# Chemistry Class 12 NCERT Solutions: Chapter 3 Electrochemistry Part 6

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Q: 7. Define conductivity and molar conductivity for the solution of an electrolyte. Discuss their variation with concentration

Ans:

Conductivity of a solution is defined as the conductance of a solution of 1 cm in length and area of cross-section 1 sq. cm. The inverse of resistivity is called conductivity or specific conductance. It is represented by the symbol is resistivity, then we can write:

The conductivity of a solution at any given concentration is the conductance (G) of one unit volume of solution kept between two platinum electrodes with the unit area of cross-section and at a distance of unit length.

Conductivity always decreases with a decrease in concentration, both for weak and strong electrolytes. This is because the number of ions per unit volume that carry the current in a solution decreases with a decrease in concentration.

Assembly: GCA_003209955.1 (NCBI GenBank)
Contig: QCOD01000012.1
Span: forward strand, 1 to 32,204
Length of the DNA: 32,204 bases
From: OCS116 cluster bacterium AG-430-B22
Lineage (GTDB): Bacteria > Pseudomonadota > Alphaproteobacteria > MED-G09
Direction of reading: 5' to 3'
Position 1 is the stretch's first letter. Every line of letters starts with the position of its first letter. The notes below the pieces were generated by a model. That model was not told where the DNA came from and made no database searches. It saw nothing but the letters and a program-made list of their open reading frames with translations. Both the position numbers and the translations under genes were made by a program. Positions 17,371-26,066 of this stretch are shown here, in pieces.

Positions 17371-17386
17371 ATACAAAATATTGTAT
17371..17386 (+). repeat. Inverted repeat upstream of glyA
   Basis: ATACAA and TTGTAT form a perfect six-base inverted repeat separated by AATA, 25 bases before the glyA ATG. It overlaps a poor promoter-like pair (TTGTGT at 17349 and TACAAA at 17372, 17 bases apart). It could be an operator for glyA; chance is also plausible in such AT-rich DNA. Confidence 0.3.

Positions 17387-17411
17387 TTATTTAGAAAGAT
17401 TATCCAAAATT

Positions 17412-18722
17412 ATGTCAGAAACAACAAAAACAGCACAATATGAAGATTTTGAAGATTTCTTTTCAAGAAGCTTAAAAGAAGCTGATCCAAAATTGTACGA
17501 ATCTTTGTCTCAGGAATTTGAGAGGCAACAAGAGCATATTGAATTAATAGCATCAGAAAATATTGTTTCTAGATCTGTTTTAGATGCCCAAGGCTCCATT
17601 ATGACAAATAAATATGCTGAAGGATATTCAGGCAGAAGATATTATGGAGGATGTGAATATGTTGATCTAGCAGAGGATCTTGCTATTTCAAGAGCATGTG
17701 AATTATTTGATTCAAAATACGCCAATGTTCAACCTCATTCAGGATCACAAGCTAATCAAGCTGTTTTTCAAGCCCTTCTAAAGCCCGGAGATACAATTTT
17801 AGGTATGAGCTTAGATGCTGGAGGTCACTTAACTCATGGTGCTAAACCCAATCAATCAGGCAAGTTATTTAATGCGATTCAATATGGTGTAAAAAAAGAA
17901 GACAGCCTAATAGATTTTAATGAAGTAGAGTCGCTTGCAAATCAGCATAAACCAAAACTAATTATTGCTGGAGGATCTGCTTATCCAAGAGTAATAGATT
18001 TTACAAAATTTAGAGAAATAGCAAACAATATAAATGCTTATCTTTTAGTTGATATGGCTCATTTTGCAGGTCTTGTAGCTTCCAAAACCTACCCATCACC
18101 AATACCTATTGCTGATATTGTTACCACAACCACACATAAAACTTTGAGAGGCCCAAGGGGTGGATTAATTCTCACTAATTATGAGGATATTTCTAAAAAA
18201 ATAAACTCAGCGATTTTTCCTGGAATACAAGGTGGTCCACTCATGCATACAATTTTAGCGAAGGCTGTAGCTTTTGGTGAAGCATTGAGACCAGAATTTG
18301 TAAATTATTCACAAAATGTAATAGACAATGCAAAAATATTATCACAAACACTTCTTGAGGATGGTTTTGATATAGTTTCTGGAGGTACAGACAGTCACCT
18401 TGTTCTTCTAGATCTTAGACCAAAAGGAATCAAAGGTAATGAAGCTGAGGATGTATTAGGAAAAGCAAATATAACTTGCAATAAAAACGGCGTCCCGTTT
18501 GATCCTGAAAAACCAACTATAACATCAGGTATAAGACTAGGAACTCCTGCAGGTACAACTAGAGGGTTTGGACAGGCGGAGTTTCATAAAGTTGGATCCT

Molar Conductivity:

Molar conductivity of a solution at a given concentration is the conductance of volume V of a solution containing 1 mole of the electrolyte kept between two electrodes with the area of cross-section A and distance of unit length.

Now, (Volume Containing 1 mole of the electrolyte).

Molar conductivity increases with a decrease in concentration. This is because the total volume V of the solution containing one mole of the electrolyte increases on dilution.

The variation of with for strong and weak electrolytes is shown in the following plot:

Q: 8. The conductivity of M solution of at is. Calculate its molar conductivity.

Answer:

Given,

∴ Molar conductivity,

Q: 9. The resistance of a conductivity cell containing solution at K is . What is the cell constant if conductivity of solution at is .

Ans:

Given,

Conductivity,

Resistance,

∴ Cell constant